There is one thing that is an irritation to me, but upon reflection (and the viewpoint of my good friend, Berta) it is that very trait that I think makes us infinitely compatible. Sometimes I wish that my husband were more "take charge", if you will. There is something in me that wants to step back and not be responsible for so many things, but I realize that Matthew is merely being very, very nice and no one can say that he isn't one of the most amiable guys you could ever meet.  And I wouldn't be happy with someone who didn't let me do any ole' thing I wanted to. He doesn't care if I want to: cut my hair, dig up the back lawn to plant a garden, have a home birth, take an art class, make strange meals, home school my kids, train to be a Bradley teacher, gain 50 pounds, have more kids, not have more kids, paint the bedroom, buy a 36" inch deep tub, talk about baby names even when I'm not pregnant, stay up late, rant, rearrange the furniture, go to Kmart 12 times in one week when they are having double coupons, not make dinner, watch Pride and Prejudice, be obsessed with things, not stick things out, go on some crazy diet, bring furniture home I found on the side of the road, buy fabric I never use, buy lots of other things I don't need, laugh too hard, start a blog, go to Ikea, worry, visit museums, try another crazy diet, go hours out of our way to visit National Parks, not eat meat, buy all of my clothes at Goodwill, get a new pet, cry about a fictional character in a book, etc.  He just says, "Okay."  Admittedly, more hesitantly at times than others, but mostly he is very supportive of anything I want to do.  What a marvel.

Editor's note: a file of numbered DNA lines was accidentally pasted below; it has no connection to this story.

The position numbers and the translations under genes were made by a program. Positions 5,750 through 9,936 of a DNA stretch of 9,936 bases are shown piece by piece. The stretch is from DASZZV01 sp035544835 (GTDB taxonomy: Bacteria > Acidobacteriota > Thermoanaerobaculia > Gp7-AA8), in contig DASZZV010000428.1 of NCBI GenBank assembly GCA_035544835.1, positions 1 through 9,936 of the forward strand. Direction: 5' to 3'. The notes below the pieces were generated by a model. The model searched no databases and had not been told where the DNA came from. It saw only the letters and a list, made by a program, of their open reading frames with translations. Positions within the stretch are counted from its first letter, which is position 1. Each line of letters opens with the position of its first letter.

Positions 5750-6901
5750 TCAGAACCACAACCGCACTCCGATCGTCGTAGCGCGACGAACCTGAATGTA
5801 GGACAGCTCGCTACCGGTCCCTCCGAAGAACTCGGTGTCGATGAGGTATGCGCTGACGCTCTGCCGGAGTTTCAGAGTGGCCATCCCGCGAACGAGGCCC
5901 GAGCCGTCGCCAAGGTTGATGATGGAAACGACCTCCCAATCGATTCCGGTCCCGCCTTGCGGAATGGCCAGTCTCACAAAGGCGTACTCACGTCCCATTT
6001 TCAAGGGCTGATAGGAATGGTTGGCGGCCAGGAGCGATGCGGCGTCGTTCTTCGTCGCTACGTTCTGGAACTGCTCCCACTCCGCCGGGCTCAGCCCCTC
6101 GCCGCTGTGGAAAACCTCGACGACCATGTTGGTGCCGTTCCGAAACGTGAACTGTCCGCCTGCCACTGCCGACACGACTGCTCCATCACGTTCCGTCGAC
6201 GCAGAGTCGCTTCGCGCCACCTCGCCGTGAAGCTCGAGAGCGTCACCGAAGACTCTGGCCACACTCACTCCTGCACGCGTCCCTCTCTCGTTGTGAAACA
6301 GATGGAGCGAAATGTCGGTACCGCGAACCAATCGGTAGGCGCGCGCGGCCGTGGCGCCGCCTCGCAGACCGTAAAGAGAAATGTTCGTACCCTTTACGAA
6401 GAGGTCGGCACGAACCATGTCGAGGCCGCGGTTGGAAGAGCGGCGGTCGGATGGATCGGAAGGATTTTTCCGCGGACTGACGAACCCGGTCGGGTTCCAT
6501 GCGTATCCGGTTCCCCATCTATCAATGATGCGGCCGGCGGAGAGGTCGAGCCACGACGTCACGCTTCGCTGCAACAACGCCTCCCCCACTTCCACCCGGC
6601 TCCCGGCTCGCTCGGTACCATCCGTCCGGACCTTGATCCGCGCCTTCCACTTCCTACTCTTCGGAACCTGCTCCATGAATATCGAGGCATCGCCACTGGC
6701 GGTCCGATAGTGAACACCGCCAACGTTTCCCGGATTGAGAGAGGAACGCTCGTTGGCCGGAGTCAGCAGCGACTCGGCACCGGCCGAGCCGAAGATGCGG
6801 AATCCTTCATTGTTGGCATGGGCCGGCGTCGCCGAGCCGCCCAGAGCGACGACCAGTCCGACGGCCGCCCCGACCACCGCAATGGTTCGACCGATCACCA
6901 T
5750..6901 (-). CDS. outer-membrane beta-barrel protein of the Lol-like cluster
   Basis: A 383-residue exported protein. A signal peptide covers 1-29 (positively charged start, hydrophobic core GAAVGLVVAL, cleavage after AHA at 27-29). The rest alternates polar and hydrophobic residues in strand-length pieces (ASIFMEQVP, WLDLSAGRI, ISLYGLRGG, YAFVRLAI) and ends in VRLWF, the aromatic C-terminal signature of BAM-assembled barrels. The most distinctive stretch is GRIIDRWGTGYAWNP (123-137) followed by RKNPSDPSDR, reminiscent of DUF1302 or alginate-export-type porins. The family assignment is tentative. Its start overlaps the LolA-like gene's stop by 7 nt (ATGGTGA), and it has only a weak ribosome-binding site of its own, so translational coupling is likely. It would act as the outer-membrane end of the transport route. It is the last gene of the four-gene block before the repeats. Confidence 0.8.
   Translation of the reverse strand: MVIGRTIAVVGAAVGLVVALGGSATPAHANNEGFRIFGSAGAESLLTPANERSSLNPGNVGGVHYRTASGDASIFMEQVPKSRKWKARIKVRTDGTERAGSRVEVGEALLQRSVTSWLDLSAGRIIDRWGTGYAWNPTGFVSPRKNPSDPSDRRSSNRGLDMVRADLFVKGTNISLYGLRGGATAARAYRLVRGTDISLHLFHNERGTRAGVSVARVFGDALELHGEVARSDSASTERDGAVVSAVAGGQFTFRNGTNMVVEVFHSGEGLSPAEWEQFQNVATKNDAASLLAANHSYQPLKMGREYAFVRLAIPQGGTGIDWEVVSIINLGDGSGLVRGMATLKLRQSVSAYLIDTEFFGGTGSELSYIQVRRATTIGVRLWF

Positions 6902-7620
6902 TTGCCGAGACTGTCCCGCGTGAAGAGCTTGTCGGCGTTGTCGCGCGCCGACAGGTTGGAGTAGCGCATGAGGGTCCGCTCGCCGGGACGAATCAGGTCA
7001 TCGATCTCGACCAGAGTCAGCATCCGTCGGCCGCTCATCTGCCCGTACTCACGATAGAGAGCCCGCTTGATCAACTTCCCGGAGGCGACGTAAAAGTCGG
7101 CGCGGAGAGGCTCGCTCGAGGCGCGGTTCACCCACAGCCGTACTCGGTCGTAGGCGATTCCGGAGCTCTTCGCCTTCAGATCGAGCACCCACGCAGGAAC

And he is so good.  He wakes up early and spends an hour reading scriptures, meditating, and planning his day.  He makes all kinds of goals and is very good at having dreams for the future. This is one way in which we are so different.  What a great example he is to me of self-mastery and discipline.  I can't plan ahead very far seeing as how I am always pretty sure in the back of my mind that we won't be alive in 5 years.  Why plan?  He is always pointing out that we are a good parenting team and that our kids will be well-rounded coming from two such opposite people.   Also, M is very smart.  I love his reasonable and thought out opinions on music, religion, politics, etc. and we enjoy many energetic exchanges on a wide variety of topics.

Thank you for being a great companion, a wonderful father, and mostly for not only letting me, but helping me, be the best ME possible.